Medico-legal - When employees are patients

Think twice about treating your employees as patients, says MPS adviser Dr George Fernie.

Conflict within the working environment of general practice can severely damage professional relationships with staff, ultimately jeopardising patient safety.

This conflict can arise if personal and professional boundaries are crossed when staff members become a patient, or if they have relatives who are patients at the practice.

This conflict will be particularly apparent if concerns are subsequently raised about the staff member's performance at work. It is difficult to approach such employment issues with a clear, objective view if a GP is aware of the staff member's medical condition - and it is important not to make use of information that would otherwise require consent.

The Disability Discrimination Act makes this issue clearer. The Act makes it unlawful for employers to discriminate against disabled people for a reason related to their disability in all aspects of their employment, unless this can be justified.

The fundamental point is that you cannot make use of private medical information. This applies in application forms, terms of employment, promotion and training opportunities, and work-related benefits.

When addressing performance concerns while seeing the staff member as a patient, approach the situation by separating the two roles, or consider splitting the roles with another person. Alternatively, the staff member could register at a different practice, although there is no legal requirement to do so.

Single-handed GPs
Although fewer doctors than before come under this category, they will be especially exposed to conflicting responsibilities.

Where employees being patients is unavoidable, the GP should ensure that they are professionally comfortable undertaking the dual roles of employer and treating doctor, by ensuring that patient safety comes first at all times and clearly separating the two responsibilities.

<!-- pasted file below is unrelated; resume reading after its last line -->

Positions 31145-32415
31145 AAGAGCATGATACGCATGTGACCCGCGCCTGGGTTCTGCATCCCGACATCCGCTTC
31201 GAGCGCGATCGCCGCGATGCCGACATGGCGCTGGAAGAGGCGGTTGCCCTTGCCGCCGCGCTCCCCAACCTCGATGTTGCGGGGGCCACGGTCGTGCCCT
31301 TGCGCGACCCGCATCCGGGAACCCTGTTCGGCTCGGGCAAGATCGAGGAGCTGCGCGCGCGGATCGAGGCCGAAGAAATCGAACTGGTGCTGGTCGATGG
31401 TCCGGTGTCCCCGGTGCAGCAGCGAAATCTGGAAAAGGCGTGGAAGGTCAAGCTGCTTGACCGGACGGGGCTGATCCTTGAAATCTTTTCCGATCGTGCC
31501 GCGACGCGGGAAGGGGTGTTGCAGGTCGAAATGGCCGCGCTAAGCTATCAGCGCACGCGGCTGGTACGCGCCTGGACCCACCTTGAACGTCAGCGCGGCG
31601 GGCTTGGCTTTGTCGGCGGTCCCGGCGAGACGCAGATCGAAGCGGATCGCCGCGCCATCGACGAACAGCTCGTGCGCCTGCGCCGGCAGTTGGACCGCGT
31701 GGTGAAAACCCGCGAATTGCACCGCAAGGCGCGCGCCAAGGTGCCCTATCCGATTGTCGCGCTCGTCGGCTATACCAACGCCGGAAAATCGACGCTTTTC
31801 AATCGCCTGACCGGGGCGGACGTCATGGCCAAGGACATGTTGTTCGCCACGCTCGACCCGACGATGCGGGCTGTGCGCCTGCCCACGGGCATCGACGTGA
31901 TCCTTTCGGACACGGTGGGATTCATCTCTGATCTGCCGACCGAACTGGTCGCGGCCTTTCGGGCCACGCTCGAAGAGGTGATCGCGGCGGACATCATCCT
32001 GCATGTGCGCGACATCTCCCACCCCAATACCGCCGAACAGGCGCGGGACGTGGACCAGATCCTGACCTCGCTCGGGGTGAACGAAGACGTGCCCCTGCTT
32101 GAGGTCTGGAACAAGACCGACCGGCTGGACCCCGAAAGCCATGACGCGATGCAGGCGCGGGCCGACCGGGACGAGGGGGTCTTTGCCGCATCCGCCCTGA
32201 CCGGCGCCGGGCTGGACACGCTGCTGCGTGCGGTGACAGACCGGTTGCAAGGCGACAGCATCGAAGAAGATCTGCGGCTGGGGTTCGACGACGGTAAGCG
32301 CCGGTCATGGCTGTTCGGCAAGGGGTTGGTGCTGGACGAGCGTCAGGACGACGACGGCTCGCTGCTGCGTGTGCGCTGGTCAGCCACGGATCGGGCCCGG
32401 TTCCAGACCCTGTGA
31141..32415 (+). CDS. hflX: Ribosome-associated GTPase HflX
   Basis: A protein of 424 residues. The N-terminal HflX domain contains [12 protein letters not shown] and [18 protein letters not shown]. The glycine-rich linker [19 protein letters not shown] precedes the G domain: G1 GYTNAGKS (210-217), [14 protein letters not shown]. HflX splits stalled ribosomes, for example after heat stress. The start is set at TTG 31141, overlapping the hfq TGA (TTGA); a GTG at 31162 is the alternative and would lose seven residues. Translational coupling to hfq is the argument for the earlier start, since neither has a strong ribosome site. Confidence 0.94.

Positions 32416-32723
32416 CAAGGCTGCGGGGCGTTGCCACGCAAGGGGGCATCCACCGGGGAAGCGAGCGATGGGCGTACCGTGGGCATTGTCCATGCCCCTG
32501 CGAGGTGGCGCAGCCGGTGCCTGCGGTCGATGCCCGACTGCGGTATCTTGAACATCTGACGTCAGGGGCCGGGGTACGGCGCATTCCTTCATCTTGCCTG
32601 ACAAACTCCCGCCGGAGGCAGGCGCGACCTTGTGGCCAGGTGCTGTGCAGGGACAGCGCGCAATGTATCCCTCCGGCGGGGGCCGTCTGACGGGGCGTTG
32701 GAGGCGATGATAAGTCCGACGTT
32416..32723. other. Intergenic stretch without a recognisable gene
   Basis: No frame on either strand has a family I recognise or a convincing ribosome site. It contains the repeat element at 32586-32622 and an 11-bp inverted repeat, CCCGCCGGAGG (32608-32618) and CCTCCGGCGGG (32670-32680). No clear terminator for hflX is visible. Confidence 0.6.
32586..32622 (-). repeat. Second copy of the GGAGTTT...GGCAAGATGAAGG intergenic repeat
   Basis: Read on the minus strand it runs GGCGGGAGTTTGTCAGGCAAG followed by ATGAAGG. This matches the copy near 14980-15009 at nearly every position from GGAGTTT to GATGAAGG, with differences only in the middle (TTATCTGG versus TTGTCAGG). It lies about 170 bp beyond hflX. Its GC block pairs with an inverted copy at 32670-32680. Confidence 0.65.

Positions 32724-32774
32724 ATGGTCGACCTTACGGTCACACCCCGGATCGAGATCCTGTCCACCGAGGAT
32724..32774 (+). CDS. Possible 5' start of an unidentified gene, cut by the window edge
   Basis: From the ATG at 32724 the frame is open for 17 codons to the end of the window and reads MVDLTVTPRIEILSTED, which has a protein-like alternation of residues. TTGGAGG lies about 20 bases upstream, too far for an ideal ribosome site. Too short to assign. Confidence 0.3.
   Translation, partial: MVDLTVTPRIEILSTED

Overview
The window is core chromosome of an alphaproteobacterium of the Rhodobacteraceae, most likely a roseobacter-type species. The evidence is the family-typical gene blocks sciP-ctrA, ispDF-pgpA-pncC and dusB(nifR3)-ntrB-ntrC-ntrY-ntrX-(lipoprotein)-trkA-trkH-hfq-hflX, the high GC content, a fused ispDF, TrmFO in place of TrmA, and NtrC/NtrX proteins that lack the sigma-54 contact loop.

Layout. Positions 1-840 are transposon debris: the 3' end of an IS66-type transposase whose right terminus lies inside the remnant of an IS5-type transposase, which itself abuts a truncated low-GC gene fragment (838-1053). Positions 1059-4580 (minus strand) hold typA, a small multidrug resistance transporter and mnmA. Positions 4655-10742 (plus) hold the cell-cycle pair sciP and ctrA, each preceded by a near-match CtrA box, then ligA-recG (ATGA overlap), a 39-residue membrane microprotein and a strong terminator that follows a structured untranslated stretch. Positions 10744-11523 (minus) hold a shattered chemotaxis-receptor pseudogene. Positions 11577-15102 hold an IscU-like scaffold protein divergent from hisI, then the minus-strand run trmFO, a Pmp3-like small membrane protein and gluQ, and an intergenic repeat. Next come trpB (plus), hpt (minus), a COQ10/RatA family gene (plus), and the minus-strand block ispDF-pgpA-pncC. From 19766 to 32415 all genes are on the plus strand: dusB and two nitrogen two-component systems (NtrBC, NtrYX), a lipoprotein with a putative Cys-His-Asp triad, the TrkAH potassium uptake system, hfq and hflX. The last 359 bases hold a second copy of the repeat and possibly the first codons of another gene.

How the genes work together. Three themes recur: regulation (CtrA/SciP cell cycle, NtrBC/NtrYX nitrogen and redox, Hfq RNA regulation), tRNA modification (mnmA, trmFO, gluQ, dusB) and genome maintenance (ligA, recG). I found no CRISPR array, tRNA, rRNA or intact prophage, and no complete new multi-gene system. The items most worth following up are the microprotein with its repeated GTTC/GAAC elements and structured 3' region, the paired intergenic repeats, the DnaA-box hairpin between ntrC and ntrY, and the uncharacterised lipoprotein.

If this is not possible, the alternative option of the staff member registering with another practice must be considered.

Independent advice can be sought from your LMC, medical defence organisation or at the BMA. The particular circumstances of an individual doctor will be taken into consideration.

Case study
The GMC says: 'You must protect patients from risk of harm posed by another colleague's conduct ... The safety of patients must come first at all times. If you have concerns that a colleague may not be fit to practise, you must take appropriate steps without delay, so that the concerns are investigated and patients protected where necessary.'

A practice nurse had worked for a number of years without cause for complaint by patients or doctors, but developed a number of performance issues, such as using contaminated cotton wool balls in venepuncture procedures. She was suspended, pending an investigation where an audit of her work revealed several additional problems, along with lack of insight.

She was registered at the practice and attended one of the partners, to whom she disclosed marital problems along with depression and further enquiry revealed alcohol dependence. She did not wish the senior partner to know of her personal difficulties.

There is an obvious dilemma here, with the doctor's duty to patient safety trumping any loyalty to a staff member or any wish to avoid addressing significant performance issues.

In fulfilling this obligation, the practice made a number of procedural errors, which attracted subsequent criticism at an employment tribunal, where the nurse alleged constructive dismissal.

It is likely this could have been avoided had she not been registered as a patient with her employer.

It is important that patients' rights of confidentiality are protected and they are treated fairly as employees.

The GMC guidance Confidentiality, published in 2009, says: 'The first duty of a doctor registered with the GMC is to make the care of their patient their first concern.

'The term "patient" in this guidance also refers to employees, clients, athletes and anyone else whose personal information you hold or have access to, whether or not you care for them in a traditional therapeutic relationship.'

You should think twice about treating your employees as patients. Not only can it create awkward tensions and workplace-based conflicts, there are other consequences that are even more damaging, such as regulatory sanction or adverse findings at an employment tribunal.

Crossing professional boundaries can be avoided by careful planning and conscious decision-making.

  • Dr Fernie is a senior medico-legal advisor at the Medical Protection Society.

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